The Girl King
(Wolfe Video)
We haven't heard much from Mika Kaurismaki, brother of Finnish wunderkind director Aki Kaurismaki, in awhile, but here he is with a new biographical epic about Queen Kristina, Sweden's 17th century monarch who assumed the throne at age six and reigned for 22 years (she died at age 63 while still a virgin). It's crammed with the usual biopic clichés, especially the sin of cramming far too much into a two-hour running time, which gives short shrift to a game multilingual cast: there are fine performances by Malin Buska as Kristina, Michael Nykvist as her duplicitous right-hand man and Sarah Gadon as the surprising object of the Queen’s affection, and even if Kaurismaki's direction is heavyhanded, this is a commendable attempt to resurrect the costume drama. 

CDs of the Week
Henri Dutilleux—Tout un monde lontain 
(Harmonia Mundi)
Dutilleux—Metaboles, etc.
(Seattle Symphony Media) 
One of the great composers of the 20th—and 21st—century, Frenchman Henri Dutilleux (who died in 2013 at age 97) had a style of emotionally refined modernism, and these two discs feature some of his most characteristic works. First, cellist Emmanuelle Bertrand torridly plays the spare Trois Strophes for solo cello and the amazing cello concerto, a work whose rigor is richly underscored by conductor James Gaffigan and the Lucerne Symphony Orchestra. (Debussy's Cello Sonata, with pianist Pascal Amoyel, admirably rounds out this valuable disc.) On the second disc, the Seattle Symphony, under the steady baton of Ludovic Morlot, performs a trio of Dutilleux's most flavorful and dazzling large-scale works—Metaboles; the Violin Concerto, L'abre des songes (with sensational soloist Augustin Hadelich); and the exceptional Second Symphony, entitled Le double, and one of the great post-war symphonic statements—on the ensemble’s second formidable foray into a composer whose music exudes its own kind of beauty and poetry.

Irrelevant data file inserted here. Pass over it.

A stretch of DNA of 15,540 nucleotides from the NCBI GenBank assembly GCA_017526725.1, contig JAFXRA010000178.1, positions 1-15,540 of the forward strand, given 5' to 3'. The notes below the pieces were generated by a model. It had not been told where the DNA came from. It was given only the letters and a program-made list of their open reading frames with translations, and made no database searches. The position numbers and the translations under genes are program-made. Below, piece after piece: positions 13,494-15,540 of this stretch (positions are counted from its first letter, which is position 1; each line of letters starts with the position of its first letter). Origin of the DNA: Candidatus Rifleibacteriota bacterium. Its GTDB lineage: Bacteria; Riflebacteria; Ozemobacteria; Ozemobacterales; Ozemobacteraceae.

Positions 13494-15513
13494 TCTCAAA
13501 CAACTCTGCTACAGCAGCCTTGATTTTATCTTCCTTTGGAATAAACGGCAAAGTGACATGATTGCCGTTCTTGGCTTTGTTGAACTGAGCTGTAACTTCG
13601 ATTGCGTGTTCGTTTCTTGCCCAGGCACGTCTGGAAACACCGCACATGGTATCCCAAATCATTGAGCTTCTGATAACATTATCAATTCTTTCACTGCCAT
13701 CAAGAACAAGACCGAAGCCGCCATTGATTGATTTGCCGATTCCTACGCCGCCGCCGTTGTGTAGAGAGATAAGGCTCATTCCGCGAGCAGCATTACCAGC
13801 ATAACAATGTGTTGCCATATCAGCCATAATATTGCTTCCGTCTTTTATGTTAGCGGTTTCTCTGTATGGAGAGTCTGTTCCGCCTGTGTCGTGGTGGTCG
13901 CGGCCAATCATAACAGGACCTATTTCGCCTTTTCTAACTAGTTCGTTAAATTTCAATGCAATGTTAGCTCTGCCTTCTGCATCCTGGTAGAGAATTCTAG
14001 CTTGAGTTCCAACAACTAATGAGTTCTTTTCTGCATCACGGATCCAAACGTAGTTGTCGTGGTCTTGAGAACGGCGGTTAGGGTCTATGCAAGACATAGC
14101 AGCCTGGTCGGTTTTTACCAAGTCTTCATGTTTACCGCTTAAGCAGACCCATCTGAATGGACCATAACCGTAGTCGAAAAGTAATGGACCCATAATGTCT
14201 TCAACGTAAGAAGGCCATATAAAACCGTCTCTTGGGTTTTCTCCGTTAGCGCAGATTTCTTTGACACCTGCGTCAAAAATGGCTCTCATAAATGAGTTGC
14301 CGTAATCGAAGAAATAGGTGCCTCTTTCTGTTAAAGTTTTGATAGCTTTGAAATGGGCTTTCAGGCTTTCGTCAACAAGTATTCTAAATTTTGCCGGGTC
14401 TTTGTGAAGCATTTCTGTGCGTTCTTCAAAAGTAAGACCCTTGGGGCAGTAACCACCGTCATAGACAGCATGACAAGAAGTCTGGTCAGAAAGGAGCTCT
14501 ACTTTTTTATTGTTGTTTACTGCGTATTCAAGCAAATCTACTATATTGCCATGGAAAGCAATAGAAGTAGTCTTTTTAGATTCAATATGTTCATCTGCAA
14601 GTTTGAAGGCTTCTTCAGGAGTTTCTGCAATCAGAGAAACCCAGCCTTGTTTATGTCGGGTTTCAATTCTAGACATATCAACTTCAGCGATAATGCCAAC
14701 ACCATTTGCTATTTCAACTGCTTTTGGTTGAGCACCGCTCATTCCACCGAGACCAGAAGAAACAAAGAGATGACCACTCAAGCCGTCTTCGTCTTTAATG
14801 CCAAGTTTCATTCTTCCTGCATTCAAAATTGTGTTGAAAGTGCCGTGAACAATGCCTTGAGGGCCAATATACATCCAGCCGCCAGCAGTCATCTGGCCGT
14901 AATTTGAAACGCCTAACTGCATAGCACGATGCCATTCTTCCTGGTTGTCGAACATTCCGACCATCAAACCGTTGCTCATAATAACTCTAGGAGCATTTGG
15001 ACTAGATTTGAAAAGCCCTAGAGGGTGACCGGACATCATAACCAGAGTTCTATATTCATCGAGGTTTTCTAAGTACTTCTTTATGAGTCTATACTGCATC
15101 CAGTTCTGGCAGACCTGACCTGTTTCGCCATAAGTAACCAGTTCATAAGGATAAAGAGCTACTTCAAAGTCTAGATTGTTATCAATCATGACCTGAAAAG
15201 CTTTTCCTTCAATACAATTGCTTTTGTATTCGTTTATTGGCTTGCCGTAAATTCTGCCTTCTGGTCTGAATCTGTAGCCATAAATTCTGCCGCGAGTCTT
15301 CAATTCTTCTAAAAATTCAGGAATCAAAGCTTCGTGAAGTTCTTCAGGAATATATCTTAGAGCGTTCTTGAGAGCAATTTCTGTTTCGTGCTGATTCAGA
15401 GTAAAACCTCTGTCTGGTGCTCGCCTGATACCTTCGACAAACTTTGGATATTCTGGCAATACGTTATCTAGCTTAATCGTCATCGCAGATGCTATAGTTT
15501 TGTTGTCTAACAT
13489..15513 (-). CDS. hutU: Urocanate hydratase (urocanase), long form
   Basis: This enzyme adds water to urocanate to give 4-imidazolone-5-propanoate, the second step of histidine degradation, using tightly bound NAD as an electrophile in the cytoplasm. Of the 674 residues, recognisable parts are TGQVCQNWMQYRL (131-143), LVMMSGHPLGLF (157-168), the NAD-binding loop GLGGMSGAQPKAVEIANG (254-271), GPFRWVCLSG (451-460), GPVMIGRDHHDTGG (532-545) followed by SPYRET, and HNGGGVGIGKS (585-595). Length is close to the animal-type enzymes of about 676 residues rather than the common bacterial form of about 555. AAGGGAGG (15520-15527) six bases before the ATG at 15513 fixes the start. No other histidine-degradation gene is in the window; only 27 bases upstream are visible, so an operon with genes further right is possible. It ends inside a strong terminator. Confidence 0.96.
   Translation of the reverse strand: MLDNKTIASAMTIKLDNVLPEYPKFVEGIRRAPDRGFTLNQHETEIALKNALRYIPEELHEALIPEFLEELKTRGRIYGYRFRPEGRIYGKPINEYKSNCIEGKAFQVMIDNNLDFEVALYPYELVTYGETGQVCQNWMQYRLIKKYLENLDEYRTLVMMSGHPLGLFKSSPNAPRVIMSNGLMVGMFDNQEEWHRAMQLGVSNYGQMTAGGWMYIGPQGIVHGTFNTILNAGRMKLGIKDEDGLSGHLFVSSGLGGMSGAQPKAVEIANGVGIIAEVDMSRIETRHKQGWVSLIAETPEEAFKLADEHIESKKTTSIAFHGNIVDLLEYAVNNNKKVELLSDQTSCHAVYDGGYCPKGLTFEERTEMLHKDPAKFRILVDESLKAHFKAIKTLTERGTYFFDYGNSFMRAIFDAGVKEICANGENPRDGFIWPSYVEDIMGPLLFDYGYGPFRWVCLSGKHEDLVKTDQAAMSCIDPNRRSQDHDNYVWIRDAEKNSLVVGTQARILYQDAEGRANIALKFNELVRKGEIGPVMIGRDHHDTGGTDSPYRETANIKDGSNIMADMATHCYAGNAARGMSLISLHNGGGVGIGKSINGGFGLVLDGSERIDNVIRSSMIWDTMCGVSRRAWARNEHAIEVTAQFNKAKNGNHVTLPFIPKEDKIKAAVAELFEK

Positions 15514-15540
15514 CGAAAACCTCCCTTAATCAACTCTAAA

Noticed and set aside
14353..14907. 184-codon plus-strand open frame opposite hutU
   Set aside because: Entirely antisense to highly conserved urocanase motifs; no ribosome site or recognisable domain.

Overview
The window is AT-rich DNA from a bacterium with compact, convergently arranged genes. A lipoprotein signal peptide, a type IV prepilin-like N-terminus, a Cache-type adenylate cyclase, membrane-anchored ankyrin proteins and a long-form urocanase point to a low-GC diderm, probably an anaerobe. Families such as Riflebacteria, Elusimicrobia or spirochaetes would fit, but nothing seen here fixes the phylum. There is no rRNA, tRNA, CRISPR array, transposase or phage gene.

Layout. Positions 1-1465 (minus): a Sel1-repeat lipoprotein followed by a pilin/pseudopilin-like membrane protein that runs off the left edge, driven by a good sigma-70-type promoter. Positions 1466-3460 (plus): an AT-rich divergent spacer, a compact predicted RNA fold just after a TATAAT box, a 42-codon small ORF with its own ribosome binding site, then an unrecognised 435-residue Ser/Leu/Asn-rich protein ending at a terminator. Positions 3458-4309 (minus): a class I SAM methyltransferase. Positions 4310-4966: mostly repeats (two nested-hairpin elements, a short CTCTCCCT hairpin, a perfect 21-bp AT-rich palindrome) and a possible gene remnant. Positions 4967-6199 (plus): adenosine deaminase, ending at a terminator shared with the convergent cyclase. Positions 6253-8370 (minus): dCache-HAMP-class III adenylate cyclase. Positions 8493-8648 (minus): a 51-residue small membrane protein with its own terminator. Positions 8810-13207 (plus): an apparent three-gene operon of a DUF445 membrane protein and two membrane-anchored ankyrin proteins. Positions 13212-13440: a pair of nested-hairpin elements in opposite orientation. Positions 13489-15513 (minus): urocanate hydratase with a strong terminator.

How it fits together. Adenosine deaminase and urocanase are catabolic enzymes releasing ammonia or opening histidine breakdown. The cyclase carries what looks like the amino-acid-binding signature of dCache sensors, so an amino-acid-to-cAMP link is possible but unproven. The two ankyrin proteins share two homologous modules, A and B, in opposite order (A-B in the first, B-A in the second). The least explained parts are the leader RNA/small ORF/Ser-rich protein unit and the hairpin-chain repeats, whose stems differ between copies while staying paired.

Krzysztof Penderecki—Magnificat
Penderecki—A sea of dreams did breathe on me 
For an avant-garde composer, Krzysztof Penderecki composes a lot of religious music, but that’s not too surprising, considering he's a Polish Catholic: these two Naxos discs are thick with his often brilliant, occasionally banal (and utterly unorthodox) vocal writing, especially the first disc's juxtaposition of the strikingly guttural voices on the 1973-4 Magnificat and the more recent (2009), more romantic-era Kadisz. The second disc, comprising the hour-long 2010 vocal and orchestral work, A sea of dreams..., set to Polish poetry, is in Penderecki's gentler mode; despite arid patches, it excitingly moves from fierceness to gentle serenity. Antoni Wit ably conducts the Warsaw Philharmonic Choir and Orchestra and the singers are excellent across the board.

No comments: